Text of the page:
d300n - Quantum Photography?

Ever heard of Schrodinger’s cat? You know, the one that’s either dead or alive. Quantum physics dictates that the cat is both dead and alive at the same time, and its true state cannot be known until the wave function collapses (in other words the box the cat is held in along with a radioactive substance that can decay at any moment – and the act of opening the box determines whether the cat is alive – or dead.)
Photographers also face the same dilemma. The act of taking a photograph is not entirely in the control of a photographer. In fact I have asked this before, does a photographer really take a photograph consciously? I do not think so, not in the classical sense that many photographers like to claim. It is mostly sub-conscious, it’s practically a quantum based action where the wave function collapses or not and sadly photographers are not in complete control of any sort of wave function collapse!
Anyway, take a picture and then either look at the result in-camera or on the computer screen (or if its film wait until the film has been developed and then the prints made.) What often happens? Well, its that the photograph is almost never what one wants it to be. Its rare to be exact about one’s intentions of taking the exact photograph that they desire. Again this is due to not being exactly conscious when taking the photograph, but also due to the weirdness of the quantum world.
What! Do I hear people saying that there is no quantum world out there? There is, it is not apparent but its total make-up constitutes the ‘classical world’ that we see. You see we cannot have a classical world really, we like to think that we do have a classical world that is fully controllable. But it isnt like that. The wind kicks up a fuss and changes the scene, or the sun glides behind a cloud and changes the scene, or someone walks past the camera, etc.
The act of taking a photography is in act a way of observing the many elements of the classical world that are indeterminate. If one thinks on a deeper level, it is because the world is essentially quantum. Hence looking through the camera’s eyepiece is rather like trying to look at Schrodinger’s cat before the box is open. What you see is most likely not going to be the image that you see on the screen. What you will see will be something that is roughly approximate to what your brain thought it was going to capture.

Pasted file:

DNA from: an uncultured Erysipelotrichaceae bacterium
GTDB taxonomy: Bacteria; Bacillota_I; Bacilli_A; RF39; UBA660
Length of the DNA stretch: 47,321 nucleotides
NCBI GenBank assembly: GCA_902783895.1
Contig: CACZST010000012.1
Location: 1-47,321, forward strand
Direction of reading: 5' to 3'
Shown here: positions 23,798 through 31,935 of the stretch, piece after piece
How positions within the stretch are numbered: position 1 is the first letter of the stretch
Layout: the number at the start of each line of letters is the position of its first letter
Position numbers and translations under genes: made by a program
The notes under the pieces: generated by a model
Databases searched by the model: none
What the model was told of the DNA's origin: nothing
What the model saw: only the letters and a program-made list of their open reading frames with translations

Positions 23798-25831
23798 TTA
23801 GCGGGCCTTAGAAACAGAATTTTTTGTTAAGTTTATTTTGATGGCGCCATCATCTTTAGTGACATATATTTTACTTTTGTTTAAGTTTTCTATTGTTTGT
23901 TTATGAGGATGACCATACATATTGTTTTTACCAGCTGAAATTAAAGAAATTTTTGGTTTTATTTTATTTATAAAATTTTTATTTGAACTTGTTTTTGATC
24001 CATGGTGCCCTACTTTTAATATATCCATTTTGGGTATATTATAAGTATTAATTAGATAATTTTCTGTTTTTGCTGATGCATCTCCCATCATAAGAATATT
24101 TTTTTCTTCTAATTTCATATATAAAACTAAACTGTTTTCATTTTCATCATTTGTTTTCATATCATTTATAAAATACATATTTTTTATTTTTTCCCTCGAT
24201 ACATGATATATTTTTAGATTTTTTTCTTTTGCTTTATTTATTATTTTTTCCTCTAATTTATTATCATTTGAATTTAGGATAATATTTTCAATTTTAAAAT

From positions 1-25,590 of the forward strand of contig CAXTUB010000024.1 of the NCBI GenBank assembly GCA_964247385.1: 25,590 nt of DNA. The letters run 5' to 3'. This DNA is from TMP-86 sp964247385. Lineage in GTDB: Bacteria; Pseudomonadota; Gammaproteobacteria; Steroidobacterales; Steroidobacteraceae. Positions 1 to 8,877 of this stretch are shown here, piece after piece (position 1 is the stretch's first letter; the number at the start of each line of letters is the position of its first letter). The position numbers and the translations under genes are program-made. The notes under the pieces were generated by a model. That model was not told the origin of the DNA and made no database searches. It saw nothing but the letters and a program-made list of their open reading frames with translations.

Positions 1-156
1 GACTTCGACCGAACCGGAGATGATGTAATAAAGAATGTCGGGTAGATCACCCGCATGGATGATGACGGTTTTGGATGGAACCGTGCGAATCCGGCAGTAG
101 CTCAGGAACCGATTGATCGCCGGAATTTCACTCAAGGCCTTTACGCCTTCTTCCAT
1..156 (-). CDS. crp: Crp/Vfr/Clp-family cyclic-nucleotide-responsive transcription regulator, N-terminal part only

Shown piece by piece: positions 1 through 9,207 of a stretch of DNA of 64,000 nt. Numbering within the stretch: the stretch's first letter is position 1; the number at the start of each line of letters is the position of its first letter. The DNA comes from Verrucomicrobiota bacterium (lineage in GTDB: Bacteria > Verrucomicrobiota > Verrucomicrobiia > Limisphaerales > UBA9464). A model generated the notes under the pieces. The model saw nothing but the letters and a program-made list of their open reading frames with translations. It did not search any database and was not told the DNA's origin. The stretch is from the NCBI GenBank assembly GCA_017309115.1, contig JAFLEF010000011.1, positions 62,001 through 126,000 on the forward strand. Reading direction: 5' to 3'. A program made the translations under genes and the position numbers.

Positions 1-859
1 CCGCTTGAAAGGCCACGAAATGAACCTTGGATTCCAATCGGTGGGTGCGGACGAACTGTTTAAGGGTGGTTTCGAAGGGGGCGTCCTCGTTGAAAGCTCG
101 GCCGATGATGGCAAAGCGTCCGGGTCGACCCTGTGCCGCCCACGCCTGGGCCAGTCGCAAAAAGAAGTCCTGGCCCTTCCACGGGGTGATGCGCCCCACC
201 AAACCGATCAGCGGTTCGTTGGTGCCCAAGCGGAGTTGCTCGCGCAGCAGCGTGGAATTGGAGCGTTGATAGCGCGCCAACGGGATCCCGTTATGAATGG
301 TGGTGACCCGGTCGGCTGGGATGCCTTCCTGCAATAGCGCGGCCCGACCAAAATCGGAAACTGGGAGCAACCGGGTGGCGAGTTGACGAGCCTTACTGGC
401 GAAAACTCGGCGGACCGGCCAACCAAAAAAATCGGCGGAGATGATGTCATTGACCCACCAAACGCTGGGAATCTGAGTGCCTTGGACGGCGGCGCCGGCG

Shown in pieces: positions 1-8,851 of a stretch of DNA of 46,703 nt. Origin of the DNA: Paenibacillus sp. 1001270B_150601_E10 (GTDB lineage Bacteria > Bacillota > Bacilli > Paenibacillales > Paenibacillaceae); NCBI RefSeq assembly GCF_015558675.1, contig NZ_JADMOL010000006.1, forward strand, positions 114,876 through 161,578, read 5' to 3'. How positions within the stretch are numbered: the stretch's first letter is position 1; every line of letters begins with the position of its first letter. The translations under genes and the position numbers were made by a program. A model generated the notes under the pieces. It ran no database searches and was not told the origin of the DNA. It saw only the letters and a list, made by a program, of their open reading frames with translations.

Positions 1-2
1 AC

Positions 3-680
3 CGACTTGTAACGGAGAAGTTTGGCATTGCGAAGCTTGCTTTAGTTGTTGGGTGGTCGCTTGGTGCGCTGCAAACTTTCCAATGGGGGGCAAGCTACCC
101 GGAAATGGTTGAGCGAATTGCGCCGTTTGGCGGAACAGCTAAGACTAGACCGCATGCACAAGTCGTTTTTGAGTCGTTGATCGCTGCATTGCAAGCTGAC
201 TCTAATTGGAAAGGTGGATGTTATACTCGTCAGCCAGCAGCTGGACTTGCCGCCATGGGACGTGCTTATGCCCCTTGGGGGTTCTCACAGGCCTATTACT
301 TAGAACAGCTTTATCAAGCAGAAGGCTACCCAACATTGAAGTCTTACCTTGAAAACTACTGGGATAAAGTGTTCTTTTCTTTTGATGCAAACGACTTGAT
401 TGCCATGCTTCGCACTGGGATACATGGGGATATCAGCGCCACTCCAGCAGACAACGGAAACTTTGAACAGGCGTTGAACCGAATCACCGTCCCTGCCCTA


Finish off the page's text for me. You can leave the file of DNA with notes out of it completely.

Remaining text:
The only way to accurately capture as close to the scene as is possible is to use light meters but again it doesn’t always work. Photography is not about capturing the ‘aliveness’ or ‘deadness’ of a topic but about capturing the essences – and then deciding what to do with those essences. This includes improving those essences (fill-in flash, reflectors, different backgrounds) and making the scene more like one would wish it to be.
This is becoming a little like Heisenberg’s Uncertainty Principle – what one attempts one way changes what happens the other way. What I am saying is that it is practically impossible to get the exact set-up because parameters change one way or another invariably changing some factor elsewhere. So many of us photographers fumble about trying to tweak every single parameter until the desired result is achieved. But in practice it is almost never fully achieved and instead we have to adapt to the idea that the product is the closest possible one that can be made to what was originally desired.
Ultimately photography is about making do with, and adapting. More and more equipment just brings it closer to the aspired realities but in fact its just like taking a leaf out of Zeno’s book – the famous halving paradox – it means we get closer and closer to the likelihood of capturing the most revered ever perfect photograph – but in reality never quite get there when we hold onto the idea that photography-perfectness exists somewhere!